Antiques Roadshow's birthday in Suffolk?
ONE of television's most popular programmes could be heading to north Suffolk as part of its 30th anniversary celebrations.The Antiques Roadshow, which has attracted television audiences of millions as experts value family heirlooms brought by members of the public, wants to come to Southwold.
By David Lennard
ONE of television's most popular programmes could be heading to north Suffolk as part of its 30th anniversary celebrations.
The Antiques Roadshow, which has attracted television audiences of millions as experts value family heirlooms brought by members of the public, wants to come to Southwold.
Producers of the show are currently looking for “special” venues to host the show in 2007, the programme's 30th year.
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The BBC has written to Southwold Town Council asking if the picturesque seaside town could be used to record a show during the late spring or early summer next year - suggesting the Market Place as a suitable venue.
Southwold Town Council is delighted about the approach, although councillors believe South Green could be a better place to film.
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Deputy Mayor Geraldine Bryant said: “The letter from the BBC said producers had been impressed by the beautiful buildings around the Market Place but those around South Green are equally impressive.”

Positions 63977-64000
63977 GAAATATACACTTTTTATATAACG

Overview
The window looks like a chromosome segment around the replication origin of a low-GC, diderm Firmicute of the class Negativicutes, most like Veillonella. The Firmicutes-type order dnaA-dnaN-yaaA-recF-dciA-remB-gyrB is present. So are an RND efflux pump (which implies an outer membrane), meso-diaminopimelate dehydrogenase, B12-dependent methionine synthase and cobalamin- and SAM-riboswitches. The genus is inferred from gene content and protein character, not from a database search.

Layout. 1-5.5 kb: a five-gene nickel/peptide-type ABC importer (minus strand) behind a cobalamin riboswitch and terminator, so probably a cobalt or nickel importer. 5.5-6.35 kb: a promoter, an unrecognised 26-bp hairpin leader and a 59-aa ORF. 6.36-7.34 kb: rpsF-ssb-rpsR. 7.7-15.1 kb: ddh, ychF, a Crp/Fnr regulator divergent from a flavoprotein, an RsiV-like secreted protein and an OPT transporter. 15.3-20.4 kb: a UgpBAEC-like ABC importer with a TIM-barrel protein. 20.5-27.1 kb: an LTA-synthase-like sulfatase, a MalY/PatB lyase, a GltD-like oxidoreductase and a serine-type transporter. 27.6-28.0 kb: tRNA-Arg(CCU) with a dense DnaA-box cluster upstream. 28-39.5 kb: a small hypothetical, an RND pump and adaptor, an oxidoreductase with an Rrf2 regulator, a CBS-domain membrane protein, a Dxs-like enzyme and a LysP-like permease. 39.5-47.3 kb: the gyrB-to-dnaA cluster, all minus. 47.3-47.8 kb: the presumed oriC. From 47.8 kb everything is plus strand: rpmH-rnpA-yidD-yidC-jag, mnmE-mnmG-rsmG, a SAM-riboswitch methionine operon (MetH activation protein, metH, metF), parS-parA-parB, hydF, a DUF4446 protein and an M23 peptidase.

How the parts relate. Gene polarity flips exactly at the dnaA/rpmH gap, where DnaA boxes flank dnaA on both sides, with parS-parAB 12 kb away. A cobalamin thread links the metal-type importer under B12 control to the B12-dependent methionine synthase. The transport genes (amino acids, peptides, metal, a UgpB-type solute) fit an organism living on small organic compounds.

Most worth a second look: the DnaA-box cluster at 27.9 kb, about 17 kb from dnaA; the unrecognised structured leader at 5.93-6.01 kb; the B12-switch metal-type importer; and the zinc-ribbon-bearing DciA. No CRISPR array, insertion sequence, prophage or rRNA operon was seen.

Town Clerk Jenny Hursell is writing to the BBC to say councillors would welcome the show to Southwold.
A regular jewellery expert on the show, Geoffrey Munn, who has a home in the town, said yesterday: “I can't think of a better location than Southwold. It is a town with spectacular perspectives, left, right and centre.
“Furthermore its history is dramatic and colourful; bloody fights at sea, fire, flood and even plague!
“There will be no shortage of material for the introduction because this little town on the edge of the North Sea has attracted all manner of people from William Shakespeare to William Morris, and Turner to Damien Hirst.”
The team of experts has made regular visits to East Anglia and the programme has been recorded at Bury St Edmunds and Lowestoft in Suffolk.
One of the programmes was recorded in the grounds of the 18th Century Georgian mansion Heveningham Hall, near Halesworth, in July 1993.
On an average day the filming attracts in the region of 1,500 people all hoping their heirloom will be well received by the various experts and given a high valuation.